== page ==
The waxed paper "handles" did a great job, and all that was left on the pan was some of the over-spill streusel.
It's probably just me, but does that look like some kind of old-school video game layout?
Here they all are, with their "handles" still attached.

You can see me remove some of the waxed paper in the wrap-up video (it came off really easily... mostly), but here is the aftermath:
Why do I say only "mostly"? Because in some cases the sugar had already hardened and attached itself to the waxed paper. There are a couple of "torn" cakes as a result...
 Tell me, now, is that a cute little breakfast square, or what?

And just look how tasty that looks when you open it up! It's spongey and cinnamony, springy and full of warm flavor.

The second batch - because the raisins held the streusel in place a little better (I think - at least that's my theory), had a more centralized streusel look when it came out of the oven.

On the plus side, people should have no trouble guessing which is which!

If you scroll up to the earlier one, you can see that the raisin streusel really stayed in place, and kind of "sank in" as opposed to the way the regular streusel sat on top of the batter and rode it out that way.

So, how were they (aside from being individually sized)?
*Note: I did not decide to glaze them after all. They seemed fairly moist without it - and I have the feeling they'll be easier to eat in a meeting without that.

Oh, and, yes, by the time you're reading this, they will have been served at my work meeting. If anything goes horribly wrong - or incredibly right - I'll update this and let you know.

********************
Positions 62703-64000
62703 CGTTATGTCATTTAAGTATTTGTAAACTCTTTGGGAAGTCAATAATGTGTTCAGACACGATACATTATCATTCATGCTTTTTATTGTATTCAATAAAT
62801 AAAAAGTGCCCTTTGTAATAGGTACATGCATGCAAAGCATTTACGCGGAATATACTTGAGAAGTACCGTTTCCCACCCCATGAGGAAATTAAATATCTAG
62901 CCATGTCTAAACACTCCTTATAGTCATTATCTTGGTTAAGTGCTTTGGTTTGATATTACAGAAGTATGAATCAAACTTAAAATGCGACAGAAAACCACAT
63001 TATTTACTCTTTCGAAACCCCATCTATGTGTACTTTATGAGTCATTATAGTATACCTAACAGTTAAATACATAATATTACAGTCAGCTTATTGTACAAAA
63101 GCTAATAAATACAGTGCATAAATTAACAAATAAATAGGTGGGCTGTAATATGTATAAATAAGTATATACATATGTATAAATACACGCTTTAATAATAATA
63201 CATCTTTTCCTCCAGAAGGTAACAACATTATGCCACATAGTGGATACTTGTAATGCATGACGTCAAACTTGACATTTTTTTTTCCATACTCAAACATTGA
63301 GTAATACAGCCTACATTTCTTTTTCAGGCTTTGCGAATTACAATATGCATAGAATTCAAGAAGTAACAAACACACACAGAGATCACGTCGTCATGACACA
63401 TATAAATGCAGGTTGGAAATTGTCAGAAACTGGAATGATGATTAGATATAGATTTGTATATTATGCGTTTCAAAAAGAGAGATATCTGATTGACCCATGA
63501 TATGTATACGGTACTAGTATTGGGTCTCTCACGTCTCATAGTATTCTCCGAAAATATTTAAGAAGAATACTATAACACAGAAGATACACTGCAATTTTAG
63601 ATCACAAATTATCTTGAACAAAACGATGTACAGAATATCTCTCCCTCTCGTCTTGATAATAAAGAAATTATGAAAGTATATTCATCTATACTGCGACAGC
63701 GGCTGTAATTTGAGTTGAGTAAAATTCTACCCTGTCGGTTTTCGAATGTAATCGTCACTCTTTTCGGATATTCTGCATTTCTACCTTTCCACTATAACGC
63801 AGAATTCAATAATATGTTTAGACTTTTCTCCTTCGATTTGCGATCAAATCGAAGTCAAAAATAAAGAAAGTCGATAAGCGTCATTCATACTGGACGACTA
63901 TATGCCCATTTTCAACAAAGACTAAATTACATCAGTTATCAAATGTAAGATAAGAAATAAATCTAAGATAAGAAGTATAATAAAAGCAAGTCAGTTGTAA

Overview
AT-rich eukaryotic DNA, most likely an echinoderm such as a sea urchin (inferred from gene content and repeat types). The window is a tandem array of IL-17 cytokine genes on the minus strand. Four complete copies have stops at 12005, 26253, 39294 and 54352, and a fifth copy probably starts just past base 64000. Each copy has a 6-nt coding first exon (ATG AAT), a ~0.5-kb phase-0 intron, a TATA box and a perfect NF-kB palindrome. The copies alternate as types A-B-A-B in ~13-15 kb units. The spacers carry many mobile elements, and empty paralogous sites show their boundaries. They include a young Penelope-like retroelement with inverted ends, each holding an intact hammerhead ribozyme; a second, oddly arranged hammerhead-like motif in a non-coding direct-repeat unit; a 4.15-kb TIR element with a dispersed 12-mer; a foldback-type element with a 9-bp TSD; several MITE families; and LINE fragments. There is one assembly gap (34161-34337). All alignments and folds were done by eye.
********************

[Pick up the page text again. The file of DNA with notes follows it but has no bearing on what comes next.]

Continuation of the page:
UPDATE: These little hand-sized coffee cakes were a HIT! They flew out of the tray during our meeting, and by the time I was back to my desk there was only one left. Since most of these ingredients are probably in your pantry - maybe this would be a good weekend to see how happy you can make the people in your life. 

Have a recipe you want me to try to miniaturize? Or something you've always wanted to try but were slightly afraid to? Maybe something you're considering taking to work? Let me know! I'll gladly try to put it together and share it in a future blog post!

Friday, February 16, 2018

When the Brownies Go Too Fast

I'd love to be showing you photos of the brownies I made last night. (Granted, they weren't from scratch, they were from a box, but we all know I wouldn't hold that against them.)

A few years ago, I started making them in mini-muffin tins, so that you end up with "brownie bites."

Christopher isn't sure about my brownie bites. And I completely understand. There's a very short window of time between done and overdone. And they can end up feeling almost a little dry because there's so much exterior exposed to the pan. After all, crunchy/crispy exteriors are great - but dry interiors are not.

But I like to make them - and friends seem to enjoy them.

Last night, unfortunately, I got a bit distracted while making them and forgot to document the process. And then I packed some up for shipping. And… well… we may have eaten most of the rest. Which left me with the possibility of a photo of an unwashed bowl, which I opted against.

So, instead of sharing those brownies in all their glory, I'm offering you this image which I found while working on a project at work this week:

Apparently "purple squirrels" are a hiring thing. Who knew? 
I shall try to be better prepared next week - and add my camera to my mise en place list.

In the meantime, enjoy your leftover Valentine's candy, your non-meat Lenten Friday, and - frankly - any other food that might make you happy (like slightly over-crispy brownie edges).